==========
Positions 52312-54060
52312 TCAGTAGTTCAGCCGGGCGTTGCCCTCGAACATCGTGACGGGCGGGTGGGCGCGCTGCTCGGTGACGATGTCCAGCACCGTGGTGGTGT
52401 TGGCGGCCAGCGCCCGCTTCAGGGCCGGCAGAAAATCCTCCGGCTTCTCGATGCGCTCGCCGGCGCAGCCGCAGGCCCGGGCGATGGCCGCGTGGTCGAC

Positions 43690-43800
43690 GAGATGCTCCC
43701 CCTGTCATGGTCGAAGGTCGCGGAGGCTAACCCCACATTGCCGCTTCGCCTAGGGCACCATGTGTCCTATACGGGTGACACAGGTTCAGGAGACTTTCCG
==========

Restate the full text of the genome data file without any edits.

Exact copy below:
Positions 52312-54060
52312 TCAGTAGTTCAGCCGGGCGTTGCCCTCGAACATCGTGACGGGCGGGTGGGCGCGCTGCTCGGTGACGATGTCCAGCACCGTGGTGGTGT
52401 TGGCGGCCAGCGCCCGCTTCAGGGCCGGCAGAAAATCCTCCGGCTTCTCGATGCGCTCGCCGGCGCAGCCGCAGGCCCGGGCGATGGCCGCGTGGTCGAC

Positions 43690-43800
43690 GAGATGCTCCC
43701 CCTGTCATGGTCGAAGGTCGCGGAGGCTAACCCCACATTGCCGCTTCGCCTAGGGCACCATGTGTCCTATACGGGTGACACAGGTTCAGGAGACTTTCCG